Wednesday 23rd of January 2019

embracing same sex marriage in the house of god... with caveats...

nice frock

Nationals MP Andrew Broad has accused Malcolm Turnbull of ignoring conservatives in the same-sex marriage debate, saying there has been "a clear failure of leadership".

Key points:
  • Conservatives failed in their bid to amend the bill last night
  • Andrew Broad is a staunch opponent of same-sex marriage
  • He says the Prime Minister did not consult Conservatives enough before allowing the introduction of the private members' bill


Conservatives failed in their bid to amend the bill last night, and it is now expected to pass the Senate today.

"Look, I think, in my view, there's been a complete lack of leadership," Mr Broad told AM.

Mr Broad is a staunch opponent of same-sex marriage, and in his safe Victorian seat of Mallee,locals voted Yes in the postal survey.

He will respect his electorate and vote to legalise same-sex marriage, but said he thought the legislation was being rushed through Parliament.

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singing praise to the gaylord...


Lucifer is my shepherd, I'll not want,

I feed in pastures green.

Beelzebub grants me rest and bids me drink

from waters calm and clean. 

Through daily tasks, I'm blessed and led

by one I have not one seen.


Restored to life each morning new,

I rise up from the dust

to follow Diabolus whose presence gives

me confidence and trust.

I praise the name of Mammon today;

in GayLord I put my trust.


When I must pass through shadowed vale,

where loss and death await,

I will not fear for Satan is there,

my shepherd strong and great,

whose rod and shaft will comfort me

and all my fears abate.


etc... See the singers in the toon above...

good for the soul of the country...

The bill to legalise same-sex marriage has passed the Senate, but with a sitting week cancelled in the House of Representatives, MPs will not continue debate until next week.

Key points:
  • 43 voted yes, 12 voted no, some senators abstained from casting a vote
  • Bill passed without amendment, and will now move to the House of Representatives for further debate
  • House of Representatives' sitting week was cancelled, so will not resume until Monday


The bill passed without amendment, with 43 senators voting yes and 12 no.

The bill will now be debated by the Lower House when MPs return to Canberra next week, paving the way for same-sex marriage to be legalised by Christmas.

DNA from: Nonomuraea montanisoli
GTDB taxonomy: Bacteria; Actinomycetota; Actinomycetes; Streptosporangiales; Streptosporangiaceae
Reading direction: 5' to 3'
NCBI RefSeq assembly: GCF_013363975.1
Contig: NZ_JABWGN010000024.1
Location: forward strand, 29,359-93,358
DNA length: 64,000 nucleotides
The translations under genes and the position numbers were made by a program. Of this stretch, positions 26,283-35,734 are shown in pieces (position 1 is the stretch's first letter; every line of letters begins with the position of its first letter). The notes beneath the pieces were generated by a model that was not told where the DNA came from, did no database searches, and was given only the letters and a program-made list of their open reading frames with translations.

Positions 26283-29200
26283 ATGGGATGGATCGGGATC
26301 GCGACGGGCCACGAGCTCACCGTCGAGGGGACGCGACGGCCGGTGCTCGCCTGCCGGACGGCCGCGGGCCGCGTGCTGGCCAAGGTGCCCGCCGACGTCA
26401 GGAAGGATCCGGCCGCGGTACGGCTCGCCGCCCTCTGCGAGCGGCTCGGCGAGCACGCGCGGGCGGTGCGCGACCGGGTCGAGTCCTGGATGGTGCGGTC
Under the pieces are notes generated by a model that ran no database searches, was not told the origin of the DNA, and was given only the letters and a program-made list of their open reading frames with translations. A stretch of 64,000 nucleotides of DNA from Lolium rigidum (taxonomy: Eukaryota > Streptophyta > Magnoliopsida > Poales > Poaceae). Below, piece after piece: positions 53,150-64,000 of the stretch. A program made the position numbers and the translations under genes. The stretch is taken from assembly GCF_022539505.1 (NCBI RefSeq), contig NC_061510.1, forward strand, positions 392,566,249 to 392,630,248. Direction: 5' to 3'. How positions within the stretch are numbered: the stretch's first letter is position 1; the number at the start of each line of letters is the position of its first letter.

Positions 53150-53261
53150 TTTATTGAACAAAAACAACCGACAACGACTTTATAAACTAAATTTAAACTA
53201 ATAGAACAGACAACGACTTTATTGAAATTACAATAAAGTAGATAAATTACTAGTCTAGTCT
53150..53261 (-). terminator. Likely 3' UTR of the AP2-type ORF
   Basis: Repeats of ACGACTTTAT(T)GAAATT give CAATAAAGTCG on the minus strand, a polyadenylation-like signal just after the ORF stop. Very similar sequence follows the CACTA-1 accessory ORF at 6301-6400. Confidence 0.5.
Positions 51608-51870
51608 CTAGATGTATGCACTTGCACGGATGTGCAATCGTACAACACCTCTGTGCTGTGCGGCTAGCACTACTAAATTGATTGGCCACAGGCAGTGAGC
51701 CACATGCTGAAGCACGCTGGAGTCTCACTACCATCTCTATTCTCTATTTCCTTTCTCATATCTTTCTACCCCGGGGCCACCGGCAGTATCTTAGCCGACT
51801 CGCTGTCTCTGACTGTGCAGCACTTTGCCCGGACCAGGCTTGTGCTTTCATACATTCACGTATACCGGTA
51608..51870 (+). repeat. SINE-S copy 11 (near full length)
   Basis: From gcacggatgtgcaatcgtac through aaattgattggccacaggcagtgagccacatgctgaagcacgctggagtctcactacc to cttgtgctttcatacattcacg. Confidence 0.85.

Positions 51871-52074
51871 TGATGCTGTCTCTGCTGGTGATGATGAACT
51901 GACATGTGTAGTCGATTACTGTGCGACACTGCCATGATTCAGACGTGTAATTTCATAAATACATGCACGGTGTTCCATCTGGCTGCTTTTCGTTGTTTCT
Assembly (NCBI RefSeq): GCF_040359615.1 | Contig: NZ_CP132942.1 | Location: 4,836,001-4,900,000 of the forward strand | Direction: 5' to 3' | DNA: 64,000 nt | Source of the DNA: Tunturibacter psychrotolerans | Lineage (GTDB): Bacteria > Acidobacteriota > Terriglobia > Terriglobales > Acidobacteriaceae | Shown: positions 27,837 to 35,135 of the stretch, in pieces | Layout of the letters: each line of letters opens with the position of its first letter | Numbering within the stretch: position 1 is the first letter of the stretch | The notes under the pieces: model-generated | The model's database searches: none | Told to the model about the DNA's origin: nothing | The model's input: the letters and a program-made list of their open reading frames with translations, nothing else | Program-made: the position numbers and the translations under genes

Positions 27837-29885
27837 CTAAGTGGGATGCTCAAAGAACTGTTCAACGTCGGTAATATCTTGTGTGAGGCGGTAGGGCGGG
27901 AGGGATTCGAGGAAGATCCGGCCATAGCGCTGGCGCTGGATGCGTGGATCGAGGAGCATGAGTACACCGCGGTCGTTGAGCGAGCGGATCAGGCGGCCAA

Liberal senator Dean Smith, who authored the bill, told his Senate colleagues before the vote that while it had been a difficult journey to get to this point, the debate over the bill had been "good for the soul" of all Australians.

"We should not fear conscience. The more the debate was resisted, the more the strength was found to fight for it," he said.

"At some later point, we should reflect on how we can avoid that tortured process from ever having to happen again.

"This debate has been good for the soul of the country.

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martyrdom versus rainbow scarf...

The querulousness of the vanquished was perhaps summarised by Ian Macdonald’s fury at Derryn Hinch’s rainbow scarf.

The Queensland Liberal really wanted that scarf off. Hinch wasn’t inclined to take it off. And so it went, as the Senate crept towards legalising marriage equality.

Calm entreaties that the public was watching didn’t disrupt one man on a mission to feel aggrieved and put upon by Derryn in his rainbow scarf, and scorned by the progressive peanut gallery who were collectively underwhelmed with Macdonald’s previous efforts to remove discrimination for gays and lesbians, and by the fact he knew a couple of atheists.

So Macdonald’s impotent outrage grew, a thing in itself, but somehow symptomatic of the impotent outrage that is now prompting a rudderless government to turn on itself in full public view.

As the Senate inched towards doing its job, delivering the outcome on marriage a majority of Australians asked for, Macdonald raged inside and, outside, various conservatives lined up to blame Malcolm Turnbull for failing to “lead” during the marriage equality debate.

By failing to lead, the critics meant Turnbull had failed to engineer a situation where more socially liberal colleagues would meekly cop the conservative position on religious protections.

In the words of the National Andrew Broad, Turnbull had been “sneaky” in the way he had handled the internal debate about religious protections. This view was backed by the still in-house dissident George Christensen, whom colleagues sense is on a mission to martyrdom.

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the kiwi experience...


In his speech, Mr Williamson says: "All we are doing with this bill is allowing two people who love each other to have that love recognised by way of marriage. That is all we are doing."

"I give a promise to those people who are opposed to this bill right now. The sun will still rise tomorrow.

"Your teenager daughter will still argue back with you as if she knows everything. Your mortgage will not grow," he continues.

"You will not have skin diseases or rashes, or toads in your bed, the world will just carry on. So don't make this into a big deal."

Following the speech New Zealand's parliament legalised same-sex marriage. It was the first country in the Asia-Pacific region to do so.

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trumble's caveats to tumble...

Malcolm Turnbull has revealed he will support at least two amendments to the Senate’s same-sex marriage bill to guarantee that charities will not be affected and to allow civil celebrants to refuse to solemnise weddings.

The prime minister backed the amendments after pressure from conservatives to do more to protect religious freedom despite earlier saying that the cross-party bill, which passed the Senate on Wednesday, “does not impose any restrictions on religious freedoms at all”.